Billionaires defy Elizabeth Wear's plan to solve America's inequality problem

JPMorgan Chase ( JPM ) Chief Jamie Dimon said this week that Warren is "vilifying successful people" and her plans would change "the complete nature of how to run a company."
Warren is hardly the first presidential candidate to shine on the billionaire class and claim the system is rigged. Donald Trump promoted similar populist appeals and held Goldman Sachs ( GS ) as a symbol of the corrupt establishment, before continuing to hire bank executives to help him. govern the country.

But few thought Trump, backed by a Republican Congress, would actually adopt an anti-business agenda beyond trade policy (and some probably didn't think he really wanted to start a trade war, either.)

Warren, on the other hand, is seen as a potential game changer.

"You suddenly have people who never thought they had to play defense of capitalism get out of the woodwork because they perceive a threat to the system," said Ian Winer, a former hedge fund manager who is now an advisory board member of investment bank Drexel Hamilton .

The billionaire's setback stems from concern over the scale of Wear's efforts to recreate the US economy by raising taxes on the ultra-wealthy.

Warren wants to relax part of the corporate tax cuts in 201[ads1]7, impose a 6-cent wealth tax on every dollar with net worth over $ 1 billion, and raise capital gains tax.
The new taxes would help with ambitious programs, including Wear's proposed Medicare-for-All plan and one that would eliminate student debt for millions of Americans and make all public colleges without tuition fees.

The top 1% control $ 34.7 trillion

Her aggressive reforms are aimed at fixing America's very real inequality problem. Warren's campaign, along with that of Bernie Sanders, builds on the idea that the profits disproportionately go to the rich. And that many households do not have access to the same opportunities to achieve the American dream.

The figures support, even after the longest economic expansion in US history.
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Remember that the top 1% of Households now control $ 34.7 trillion of the nation's wealth, according to the Federal Reserve. That's a 611% increase from the $ 4.88 trillion they had in 1989.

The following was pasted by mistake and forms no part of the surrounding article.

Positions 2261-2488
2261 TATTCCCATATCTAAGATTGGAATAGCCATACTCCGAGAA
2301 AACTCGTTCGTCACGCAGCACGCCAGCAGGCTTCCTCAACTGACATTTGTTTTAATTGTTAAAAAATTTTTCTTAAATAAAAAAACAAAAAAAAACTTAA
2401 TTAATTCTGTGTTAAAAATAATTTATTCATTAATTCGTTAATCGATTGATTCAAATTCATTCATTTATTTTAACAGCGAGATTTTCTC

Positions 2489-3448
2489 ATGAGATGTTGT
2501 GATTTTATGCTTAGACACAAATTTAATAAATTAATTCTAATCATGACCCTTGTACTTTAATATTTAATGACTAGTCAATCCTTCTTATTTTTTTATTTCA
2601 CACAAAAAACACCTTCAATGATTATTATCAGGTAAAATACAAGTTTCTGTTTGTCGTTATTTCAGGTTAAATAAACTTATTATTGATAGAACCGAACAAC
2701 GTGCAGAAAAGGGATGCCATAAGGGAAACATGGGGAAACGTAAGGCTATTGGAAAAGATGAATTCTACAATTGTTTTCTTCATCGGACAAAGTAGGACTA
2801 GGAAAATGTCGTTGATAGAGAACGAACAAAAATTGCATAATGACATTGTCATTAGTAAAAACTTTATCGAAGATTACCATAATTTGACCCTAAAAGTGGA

Gains have been more subdued for the rest of the country. The bottom 50% of families control only $ 2.08 trillion today, up a more modest 174% from 1989.

Figures that give it the feeling that the American dream is not alive and well.

"The data is not coming back to the dream," Mary Daly, president of the San Francisco Federal Reserve, told CNN's Poppy Harlow this week.

Daly said that the "strong economy" over the last decade has managed to close some of the gaps that exist between rich and poor, but only "a little." She added, "The gaps are still large."

Limited access to education will slow down the economy

Not long ago, the middle class controlled much more of America's wealth than the super-rich. In 1989, the middle class had $ 7.1 trillion, compared to $ 4.7 trillion for the top 1%, according to the Fed.

Today, the middle class has $ 30.73 trillion in assets, while the top 1% share has ballooned to $ 34.7 trillion.

Daly argued that the inequality problems are the result of "structural" barriers in the system, including access to education, which cannot be printed even by a strong economy.

"What scares me on that front is we don't have enough access to things that let people be their best," Daly said. "And that means we're going to limit our growth potential."

Jeffrey Sonnenfeld, a Yale School of Management professor, nevertheless warned that Warren should avoid scapegoating the rich.

"Americans do not have the wrath of great wealth as long as it was not achieved through cheating and stealing," Sonnenfeld said.

Ray Dalio warns the system is "broken"

For his part, Warren pointed out that the backlash from billionaires is proof that the system must be fixed.

"The fact that they have reacted so strongly – so cruelly! – to being asked to chip in more tells you everything you need to know," tweeted . "The system works well for the wealthy and well-connected, and Jamie Dimon doesn't want it to change. I'm going to fight to make sure it works for everyone."

Some billionaires are well aware of problems in the current system.

Cooperman has said that he believes in a progressive income tax and that the rich should pay more.

Dimon told CNN in March that the US economy is "fundamentally anti-poor" and he has led JPMorgan to try to solve these problems by training low-income Americans in future jobs, hiring ex-convicts and investing $ 200 million in Detroit .
Salesforce ( CRM ) Managing Director Marc Benioff recently said "capitalism, as we know it, is dead" and asked for a new version that focuses more on social good .
Ray Dalio, the billionaire hedge fund founder of Bridgewater Associates, acknowledged in a LinkedIn post Tuesday that "the system of making capitalism work well for most people is broken."

That's why Dalio said the world is "approaching" a major paradigm shift. "

Dalio did not define what that shift would look like, so Warren and Cooperman could fix it.

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